Don’t Give Your Investments a Home Where the Taxman Roams

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Congratulations on the galloping gains in your mutual funds, espec­ially if you’ve held them for a long time, because the market usually rewards riders who hang on to quality holdings. But what about the tax impact of selling them? Should you have kept certain investments in different corrals?

Everything in a Tax-Sheltered Account?

Trying to drive the maximum amount of assets into tax-sheltered accounts seems ideal. You can trade with no regard for capital gains and the money grows tax-free.

Not so fast, pardner! If you’re sure every investment you choose will have massive gains, keeping those gains tax free in a retirement account seems like a great idea. For all accounts except a Roth, however, you’ll be paying tax at your income rate, not the capital gains rate. Depending on your tax rate at withdrawal, you may be paying more taxes on those gains than you’d have paid in a taxable account at the capital gains rate.

If you have to pay taxes on a gain, you’re better off in a taxable account than a tax-sheltered retirement account. In a taxable account you’re paying taxes on the capital gain in one year. If you’re withdrawing no more than your required minimum distribution, taxes on those gains can be spread out, but you’ll still be paying them.

Not every investment performs as anticipated. When you have losses in a retirement account, that money has ridden off. There’s no ability to write off the loss against gains or ordinary income, as would be possible in a taxable account. It seems reasonable to conclude that the more stable investments should be in retirement accounts and the bucking broncos in taxable (brokerage) ones, where the lower capital gains tax rate and loss offset can be applied.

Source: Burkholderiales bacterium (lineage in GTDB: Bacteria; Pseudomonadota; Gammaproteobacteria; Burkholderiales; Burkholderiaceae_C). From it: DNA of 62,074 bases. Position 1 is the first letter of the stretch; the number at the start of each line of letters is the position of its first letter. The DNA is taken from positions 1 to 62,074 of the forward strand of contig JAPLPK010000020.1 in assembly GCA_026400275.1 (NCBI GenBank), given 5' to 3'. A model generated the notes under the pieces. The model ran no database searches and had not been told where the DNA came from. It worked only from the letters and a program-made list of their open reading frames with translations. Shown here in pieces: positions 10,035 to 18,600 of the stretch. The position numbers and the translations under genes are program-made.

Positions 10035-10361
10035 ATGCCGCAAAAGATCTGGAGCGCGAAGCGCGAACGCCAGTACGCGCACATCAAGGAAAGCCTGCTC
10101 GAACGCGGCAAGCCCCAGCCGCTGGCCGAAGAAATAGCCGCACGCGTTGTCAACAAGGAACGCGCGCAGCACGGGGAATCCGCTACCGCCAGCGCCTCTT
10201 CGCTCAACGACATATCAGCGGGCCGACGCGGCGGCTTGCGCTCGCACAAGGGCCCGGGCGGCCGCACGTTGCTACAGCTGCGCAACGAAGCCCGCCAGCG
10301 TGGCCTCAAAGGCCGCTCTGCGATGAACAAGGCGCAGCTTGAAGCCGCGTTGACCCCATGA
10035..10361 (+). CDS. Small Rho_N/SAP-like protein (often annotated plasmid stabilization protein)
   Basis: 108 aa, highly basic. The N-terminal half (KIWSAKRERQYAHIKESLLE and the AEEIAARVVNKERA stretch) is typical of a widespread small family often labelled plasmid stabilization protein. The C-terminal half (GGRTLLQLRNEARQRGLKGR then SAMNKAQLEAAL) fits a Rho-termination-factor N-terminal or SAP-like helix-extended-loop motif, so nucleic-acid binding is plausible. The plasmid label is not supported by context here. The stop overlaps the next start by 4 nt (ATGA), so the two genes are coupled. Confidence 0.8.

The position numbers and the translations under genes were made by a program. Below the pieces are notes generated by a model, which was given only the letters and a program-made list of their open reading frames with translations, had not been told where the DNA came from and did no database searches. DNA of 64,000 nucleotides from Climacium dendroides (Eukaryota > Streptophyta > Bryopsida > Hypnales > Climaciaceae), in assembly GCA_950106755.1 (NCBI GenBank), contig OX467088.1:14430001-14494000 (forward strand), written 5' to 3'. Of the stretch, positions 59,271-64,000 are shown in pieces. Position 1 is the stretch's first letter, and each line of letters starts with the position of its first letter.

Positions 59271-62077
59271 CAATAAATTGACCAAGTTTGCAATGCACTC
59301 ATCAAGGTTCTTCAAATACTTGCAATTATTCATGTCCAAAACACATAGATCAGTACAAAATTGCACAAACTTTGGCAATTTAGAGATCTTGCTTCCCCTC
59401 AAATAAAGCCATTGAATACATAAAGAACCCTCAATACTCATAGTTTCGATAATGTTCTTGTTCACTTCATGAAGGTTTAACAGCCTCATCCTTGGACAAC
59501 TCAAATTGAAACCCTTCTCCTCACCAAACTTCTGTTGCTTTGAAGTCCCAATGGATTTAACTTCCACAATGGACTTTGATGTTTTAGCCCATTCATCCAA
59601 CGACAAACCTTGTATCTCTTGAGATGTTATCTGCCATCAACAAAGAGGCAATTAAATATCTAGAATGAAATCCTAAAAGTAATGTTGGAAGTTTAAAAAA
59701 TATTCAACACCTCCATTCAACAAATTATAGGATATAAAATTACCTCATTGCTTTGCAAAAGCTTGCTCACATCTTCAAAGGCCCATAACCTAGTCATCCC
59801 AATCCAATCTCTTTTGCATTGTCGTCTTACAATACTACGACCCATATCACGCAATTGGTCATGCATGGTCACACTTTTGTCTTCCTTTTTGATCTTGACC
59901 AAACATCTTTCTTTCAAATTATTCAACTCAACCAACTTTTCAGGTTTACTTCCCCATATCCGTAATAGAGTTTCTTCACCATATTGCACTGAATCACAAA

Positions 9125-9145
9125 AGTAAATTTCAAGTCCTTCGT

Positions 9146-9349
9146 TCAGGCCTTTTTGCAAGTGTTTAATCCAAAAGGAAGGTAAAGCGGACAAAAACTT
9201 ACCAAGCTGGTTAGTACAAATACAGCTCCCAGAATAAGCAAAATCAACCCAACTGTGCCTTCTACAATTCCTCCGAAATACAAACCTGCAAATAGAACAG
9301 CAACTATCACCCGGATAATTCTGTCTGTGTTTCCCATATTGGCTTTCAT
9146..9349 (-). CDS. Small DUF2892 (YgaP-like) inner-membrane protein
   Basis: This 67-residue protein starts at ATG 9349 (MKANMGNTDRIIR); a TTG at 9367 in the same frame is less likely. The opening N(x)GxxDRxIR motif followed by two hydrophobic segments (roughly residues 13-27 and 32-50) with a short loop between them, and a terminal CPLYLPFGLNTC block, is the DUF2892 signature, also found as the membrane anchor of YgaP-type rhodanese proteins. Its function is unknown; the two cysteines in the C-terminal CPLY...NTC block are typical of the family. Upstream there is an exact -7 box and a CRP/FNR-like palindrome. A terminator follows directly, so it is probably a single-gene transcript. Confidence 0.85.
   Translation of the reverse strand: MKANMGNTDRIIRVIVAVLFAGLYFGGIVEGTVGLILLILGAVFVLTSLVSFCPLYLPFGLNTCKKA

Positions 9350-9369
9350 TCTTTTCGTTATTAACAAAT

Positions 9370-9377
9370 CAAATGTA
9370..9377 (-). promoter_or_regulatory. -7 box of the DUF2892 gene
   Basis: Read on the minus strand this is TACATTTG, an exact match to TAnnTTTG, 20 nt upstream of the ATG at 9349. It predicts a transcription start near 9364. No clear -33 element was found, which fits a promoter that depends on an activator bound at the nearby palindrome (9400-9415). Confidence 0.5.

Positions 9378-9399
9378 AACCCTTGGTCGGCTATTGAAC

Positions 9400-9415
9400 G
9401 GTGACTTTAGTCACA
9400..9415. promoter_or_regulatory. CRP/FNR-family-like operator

If you’re willing to forgo taking tax-deductible losses, or pretty sure you won’t have any (lucky you), hold the volatile ones in tax-sheltered accounts, mainly Roths and health savings accounts. And hold investments there that will be tax-free upon withdrawal.

In Tax-Free or Tax-Deferred Accounts

REITs
Real estate investment trust mutual funds should always be held in retirement accounts because of their high payouts. REITs must return 90% of their income to shareholders. These dividends are taxed as ordinary income (not capital gains rates), unless they’re qualified dividends.

In addition, some REITs pay out return of capital, which reduces the cost basis. Skip the complex tax issues and make your tax preparer happy by keeping these investments in nontaxed accounts.

Commodities
Commodities funds are another complex taxation problem. Depending on the type of fund, you may be issued a Schedule K-1 as partnership income; funds that issue gains may classify 60% as capital gains and 40% as ordinary income. Keep these in a nontaxed account and you’ll avoid tax-preparation nightmares.

On the other hand, this asset class is volatile and you can see sig­nificant losses. Tread carefully. Funds composed of physical gold or precious metals are considered collectibles and are taxed at the much higher rate of 35% (short-term gains) and 28% (long term). To avoid the blow, hold them only in retirement accounts; even at withdrawal, the ordinary income tax is likely lower.